Your formative years are full of discoveries and experiences that meld to create who you are in adulthood. What you observe at home and among loved ones influences how you perceive the world and yourself. For better or worse, your family dynamics greatly impact your sense of worth and well-being. When things get challenging, your natural inclination is to use the tools, techniques, and coping mechanisms you observed to manage.
If your family dynamic is healthy, you may display more resiliency or be more likely to ask for help. If not, your mental health journey has likely been more challenging. You may have turned to risky or unhealthy ways of coping without the right support, tools, or learned behaviors. Keep reading to learn about how family dynamics impact your mental health journey and how to overcome whatever situation you were born into.
Emotional Patterns are Learned
Humans are wired to look to their caregivers for advice on how to navigate the world. Babies look toward a familiar face and voice, trusting them with everything for the sake of survival. As people grow, this same primal response holds. And when it comes to your emotions, you mirror what those around you do, even if it’s unhealthy or dangerous.
The family you’re born into has its own culture, customs, and behavioral norms. If your parents are big huggers, you will likely be too. If yelling across the dinner table is commonplace, for better or worse, you’re likely to take on that communication style.
Not all emotional patterns are bad, nor are their results intentional, but they can be restrictive. A multi-generational family may look to the matriarch to set the tone. If this person has roots in the “silent generation,” the communication style your family observes may follow theirs. This can result in burying emotions, focusing more on keeping the peace than making waves.
Long-term, this can allow mental health challenges to fester and fear or shame to be closely associated with being vulnerable. In these situations, many may find stepping away from their family dynamic to be the healthiest choice for their health. Many find healing through rehab for mental health, gaining the space to reset and get to the root issues. This distance can facilitate a safe space and reserve adequate time to break down the walls of learned emotional patterns.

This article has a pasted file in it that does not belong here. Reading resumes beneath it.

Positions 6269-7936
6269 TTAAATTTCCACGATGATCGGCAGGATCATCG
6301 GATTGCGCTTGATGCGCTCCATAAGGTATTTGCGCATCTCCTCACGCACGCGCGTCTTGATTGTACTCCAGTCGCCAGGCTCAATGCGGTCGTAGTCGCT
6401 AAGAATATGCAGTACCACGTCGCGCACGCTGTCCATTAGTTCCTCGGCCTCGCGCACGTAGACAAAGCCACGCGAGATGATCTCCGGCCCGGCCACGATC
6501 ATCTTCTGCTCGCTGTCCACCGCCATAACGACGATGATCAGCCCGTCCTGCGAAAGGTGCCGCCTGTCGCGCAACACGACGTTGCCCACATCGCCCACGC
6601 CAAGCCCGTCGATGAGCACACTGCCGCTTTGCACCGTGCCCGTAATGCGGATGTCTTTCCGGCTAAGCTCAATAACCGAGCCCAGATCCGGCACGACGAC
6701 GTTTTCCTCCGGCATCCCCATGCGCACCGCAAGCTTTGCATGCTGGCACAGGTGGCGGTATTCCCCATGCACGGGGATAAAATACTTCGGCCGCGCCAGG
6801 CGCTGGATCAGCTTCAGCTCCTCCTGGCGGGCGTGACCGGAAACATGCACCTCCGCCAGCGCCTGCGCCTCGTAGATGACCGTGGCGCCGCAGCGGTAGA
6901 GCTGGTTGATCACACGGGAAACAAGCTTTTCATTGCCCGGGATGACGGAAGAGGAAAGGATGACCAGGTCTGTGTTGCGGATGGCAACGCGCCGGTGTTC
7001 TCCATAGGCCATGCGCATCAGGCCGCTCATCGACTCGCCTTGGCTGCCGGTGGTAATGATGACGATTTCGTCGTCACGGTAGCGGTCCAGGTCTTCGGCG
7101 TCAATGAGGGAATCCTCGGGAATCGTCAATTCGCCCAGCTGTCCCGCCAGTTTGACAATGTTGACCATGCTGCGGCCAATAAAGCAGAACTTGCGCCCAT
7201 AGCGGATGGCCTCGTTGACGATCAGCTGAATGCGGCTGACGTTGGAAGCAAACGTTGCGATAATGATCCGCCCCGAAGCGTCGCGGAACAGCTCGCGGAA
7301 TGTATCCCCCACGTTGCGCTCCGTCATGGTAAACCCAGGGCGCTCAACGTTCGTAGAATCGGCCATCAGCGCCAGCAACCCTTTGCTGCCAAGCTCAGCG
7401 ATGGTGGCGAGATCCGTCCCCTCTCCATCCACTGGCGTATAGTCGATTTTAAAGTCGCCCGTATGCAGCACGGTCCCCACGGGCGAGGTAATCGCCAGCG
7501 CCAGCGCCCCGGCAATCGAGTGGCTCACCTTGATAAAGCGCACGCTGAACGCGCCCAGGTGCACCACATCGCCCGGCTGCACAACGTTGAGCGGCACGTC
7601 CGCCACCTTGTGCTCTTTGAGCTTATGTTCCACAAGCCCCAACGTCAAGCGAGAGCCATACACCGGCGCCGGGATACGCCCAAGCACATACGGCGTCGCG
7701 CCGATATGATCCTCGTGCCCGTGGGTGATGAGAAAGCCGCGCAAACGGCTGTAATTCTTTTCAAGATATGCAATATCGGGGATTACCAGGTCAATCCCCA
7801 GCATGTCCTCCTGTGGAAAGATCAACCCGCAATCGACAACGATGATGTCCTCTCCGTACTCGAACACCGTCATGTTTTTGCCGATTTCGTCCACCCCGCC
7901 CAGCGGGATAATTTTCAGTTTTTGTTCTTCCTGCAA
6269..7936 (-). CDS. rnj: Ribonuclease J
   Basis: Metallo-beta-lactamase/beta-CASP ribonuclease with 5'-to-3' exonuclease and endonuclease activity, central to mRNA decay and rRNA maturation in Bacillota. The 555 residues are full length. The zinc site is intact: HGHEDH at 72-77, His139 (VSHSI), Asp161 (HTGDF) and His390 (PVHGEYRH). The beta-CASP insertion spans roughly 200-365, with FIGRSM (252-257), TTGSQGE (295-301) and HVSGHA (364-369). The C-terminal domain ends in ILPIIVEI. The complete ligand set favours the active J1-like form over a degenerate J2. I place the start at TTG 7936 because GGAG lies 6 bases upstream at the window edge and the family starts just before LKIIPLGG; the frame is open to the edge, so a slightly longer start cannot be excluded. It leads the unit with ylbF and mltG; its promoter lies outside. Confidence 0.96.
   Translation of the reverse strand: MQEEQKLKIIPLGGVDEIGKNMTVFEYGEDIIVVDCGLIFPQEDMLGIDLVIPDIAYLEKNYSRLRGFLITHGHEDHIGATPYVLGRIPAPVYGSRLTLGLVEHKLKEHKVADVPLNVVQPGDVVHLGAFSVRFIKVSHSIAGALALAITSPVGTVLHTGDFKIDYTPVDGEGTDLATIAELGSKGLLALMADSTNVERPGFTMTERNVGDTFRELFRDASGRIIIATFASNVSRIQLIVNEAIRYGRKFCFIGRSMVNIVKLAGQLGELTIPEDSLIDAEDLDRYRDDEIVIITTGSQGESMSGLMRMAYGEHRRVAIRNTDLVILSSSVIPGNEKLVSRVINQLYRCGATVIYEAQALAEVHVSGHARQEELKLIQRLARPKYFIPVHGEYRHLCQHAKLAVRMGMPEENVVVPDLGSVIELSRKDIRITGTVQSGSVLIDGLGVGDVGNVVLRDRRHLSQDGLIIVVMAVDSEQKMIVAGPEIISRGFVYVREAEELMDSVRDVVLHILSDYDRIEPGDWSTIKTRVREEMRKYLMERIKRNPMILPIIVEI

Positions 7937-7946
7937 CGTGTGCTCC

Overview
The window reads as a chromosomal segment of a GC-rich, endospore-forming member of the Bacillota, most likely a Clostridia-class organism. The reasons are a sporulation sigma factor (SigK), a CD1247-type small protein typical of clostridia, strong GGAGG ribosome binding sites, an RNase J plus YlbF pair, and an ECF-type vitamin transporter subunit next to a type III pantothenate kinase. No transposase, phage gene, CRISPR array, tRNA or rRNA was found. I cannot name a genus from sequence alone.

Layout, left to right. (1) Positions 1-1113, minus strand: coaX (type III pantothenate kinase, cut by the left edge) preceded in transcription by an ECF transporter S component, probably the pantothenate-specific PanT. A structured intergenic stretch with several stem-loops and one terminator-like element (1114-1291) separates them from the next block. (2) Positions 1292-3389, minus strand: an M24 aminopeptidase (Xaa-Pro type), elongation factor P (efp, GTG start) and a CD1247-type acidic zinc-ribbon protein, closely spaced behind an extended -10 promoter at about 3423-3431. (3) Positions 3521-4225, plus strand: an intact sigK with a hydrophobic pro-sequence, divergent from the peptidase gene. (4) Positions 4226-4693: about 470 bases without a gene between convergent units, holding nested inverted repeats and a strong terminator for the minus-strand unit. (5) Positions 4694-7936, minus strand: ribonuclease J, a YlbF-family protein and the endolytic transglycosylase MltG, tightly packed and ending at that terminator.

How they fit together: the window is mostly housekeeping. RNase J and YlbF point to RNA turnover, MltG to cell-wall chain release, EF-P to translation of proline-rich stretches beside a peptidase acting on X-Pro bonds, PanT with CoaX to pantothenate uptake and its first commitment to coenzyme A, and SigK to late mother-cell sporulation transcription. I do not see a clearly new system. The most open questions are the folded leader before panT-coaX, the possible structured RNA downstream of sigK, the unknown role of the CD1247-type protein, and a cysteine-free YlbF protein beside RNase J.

Coping Mechanisms can be Passed Down
Just like behaviors can be learned, so can coping mechanisms — the thoughts and behaviors used to manage stress. Your family can pass on healthy ways of managing life’s stressors, internal and external, but they can also be harmful.
Many turn to physical activity as a way of managing stress, which can be healthy when other factors are at play. Running, strength training, and yoga allow the body to work through feelings away from stressors like work and school. However, if you observe over-exercising or extreme negative responses if this coping mechanism isn’t used, the results can be toxic.
You can also inherit coping mechanisms that evolve into larger issues like substance abuse. An alcoholic beverage may start as a reward after a hard week at work but later may become a reflex. In these situations, celebratory libations crumble into a necessary crutch to handle the stress of life.
One’s Self-Perception is a Collection of Family Feedback
Your feelings of self-worth are a collection of the words you hear from those around you, especially your family. The greater you value the relationship, the more intensely you will consider the words you hear.
Many components of one’s self-worth tie back to their caregivers, and for good reason. Your existence is entirely reliant on their attention to and response to your needs. It’s in your life’s best interest to bend to what keeps them happy, even if their demands are unhealthy.
Children cry to alert their caregivers that something is needed, but if cries go unanswered, you learn silence instead. This can carry into adulthood to making yourself small to not disrupt or displease others. If acting out is the only way you’re able to get attention, you may turn to extremes just to be noticed. The result may be a lifetime of risky decisions that are dangerous to yourself and others.
Family critique, negative feedback, and dismissal can further shape your self-perception. If your family can’t love you for who you are, how can you love yourself? The more you dig into this component of your family dynamics, the more you uncover what’s shaped who you are in adulthood.
While some critique is to be expected, long-term putdowns, admonishments, and negativity do long-term damage. Your self-worth and perception also spill into how you conduct and value yourselves in relationships. If your formative years observed toxicity, dangerous behavior, or imbalances of power, the likelihood of repeating patterns increases.
Rewriting Your Family Dynamic is Possible
The dynamics you were born into don’t have to be yours for a lifetime. You can rewrite the rules that champion your mental health and well-being. Reach out for help and use the many resources available to you. Learn to identify what emotional responses you’ve learned and what new tools you can implement on your mental health journey. Explore rehab for mental health to reset, access top professionals, and create a new, healthy family dynamic and emotional balance.